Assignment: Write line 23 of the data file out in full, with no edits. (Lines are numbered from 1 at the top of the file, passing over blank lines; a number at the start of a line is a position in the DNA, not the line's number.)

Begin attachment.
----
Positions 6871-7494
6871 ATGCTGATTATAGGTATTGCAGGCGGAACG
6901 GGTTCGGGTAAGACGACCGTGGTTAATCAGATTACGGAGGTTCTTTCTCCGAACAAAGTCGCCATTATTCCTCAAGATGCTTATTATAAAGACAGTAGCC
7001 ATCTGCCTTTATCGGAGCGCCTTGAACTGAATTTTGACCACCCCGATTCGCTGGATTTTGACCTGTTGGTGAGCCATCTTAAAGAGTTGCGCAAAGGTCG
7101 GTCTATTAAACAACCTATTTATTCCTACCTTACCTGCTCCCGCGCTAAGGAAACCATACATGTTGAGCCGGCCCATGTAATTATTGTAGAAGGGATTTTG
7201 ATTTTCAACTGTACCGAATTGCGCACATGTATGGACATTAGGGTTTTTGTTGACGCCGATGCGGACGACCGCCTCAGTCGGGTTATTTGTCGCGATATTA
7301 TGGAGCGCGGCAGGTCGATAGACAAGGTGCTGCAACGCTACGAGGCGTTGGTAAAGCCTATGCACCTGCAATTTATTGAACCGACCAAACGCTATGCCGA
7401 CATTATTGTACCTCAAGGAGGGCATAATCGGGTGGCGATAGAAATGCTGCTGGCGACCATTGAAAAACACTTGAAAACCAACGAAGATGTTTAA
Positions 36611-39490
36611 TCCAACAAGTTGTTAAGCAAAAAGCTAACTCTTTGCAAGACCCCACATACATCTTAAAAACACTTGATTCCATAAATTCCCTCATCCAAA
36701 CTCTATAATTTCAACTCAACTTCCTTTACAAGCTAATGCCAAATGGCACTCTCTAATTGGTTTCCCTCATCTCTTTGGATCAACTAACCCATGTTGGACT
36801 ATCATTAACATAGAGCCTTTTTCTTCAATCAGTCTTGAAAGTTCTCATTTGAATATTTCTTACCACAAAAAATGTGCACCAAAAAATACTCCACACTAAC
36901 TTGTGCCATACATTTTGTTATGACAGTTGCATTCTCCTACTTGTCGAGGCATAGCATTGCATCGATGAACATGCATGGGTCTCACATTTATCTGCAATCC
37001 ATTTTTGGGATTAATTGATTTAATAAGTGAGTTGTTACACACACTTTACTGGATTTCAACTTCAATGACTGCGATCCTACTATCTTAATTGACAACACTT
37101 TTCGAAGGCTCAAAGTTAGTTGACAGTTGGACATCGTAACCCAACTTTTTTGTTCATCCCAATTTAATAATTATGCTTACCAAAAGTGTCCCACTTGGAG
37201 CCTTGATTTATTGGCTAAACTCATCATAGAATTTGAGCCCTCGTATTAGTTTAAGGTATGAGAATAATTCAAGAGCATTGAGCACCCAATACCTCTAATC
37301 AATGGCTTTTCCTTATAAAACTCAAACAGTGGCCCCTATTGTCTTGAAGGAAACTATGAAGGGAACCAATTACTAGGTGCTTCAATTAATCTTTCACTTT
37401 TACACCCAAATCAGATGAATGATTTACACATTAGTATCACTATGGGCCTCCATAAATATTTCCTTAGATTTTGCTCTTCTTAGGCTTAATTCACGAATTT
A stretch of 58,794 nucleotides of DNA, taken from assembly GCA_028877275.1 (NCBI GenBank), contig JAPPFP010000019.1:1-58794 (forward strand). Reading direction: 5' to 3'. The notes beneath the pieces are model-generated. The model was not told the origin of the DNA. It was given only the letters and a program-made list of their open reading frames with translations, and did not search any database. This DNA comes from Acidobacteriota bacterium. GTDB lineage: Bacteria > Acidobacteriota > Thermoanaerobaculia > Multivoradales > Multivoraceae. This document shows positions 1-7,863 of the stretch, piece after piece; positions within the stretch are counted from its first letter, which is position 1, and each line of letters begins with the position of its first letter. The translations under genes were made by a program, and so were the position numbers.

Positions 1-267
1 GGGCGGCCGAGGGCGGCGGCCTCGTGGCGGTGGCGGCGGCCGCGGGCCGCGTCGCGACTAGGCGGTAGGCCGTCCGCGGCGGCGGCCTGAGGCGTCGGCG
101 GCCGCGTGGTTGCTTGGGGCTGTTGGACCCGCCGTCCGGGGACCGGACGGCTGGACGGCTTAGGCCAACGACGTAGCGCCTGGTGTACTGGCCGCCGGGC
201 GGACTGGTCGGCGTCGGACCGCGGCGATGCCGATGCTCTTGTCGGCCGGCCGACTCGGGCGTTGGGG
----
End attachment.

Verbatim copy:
201 GGACTGGTCGGCGTCGGACCGCGGCGATGCCGATGCTCTTGTCGGCCGGCCGACTCGGGCGTTGGGG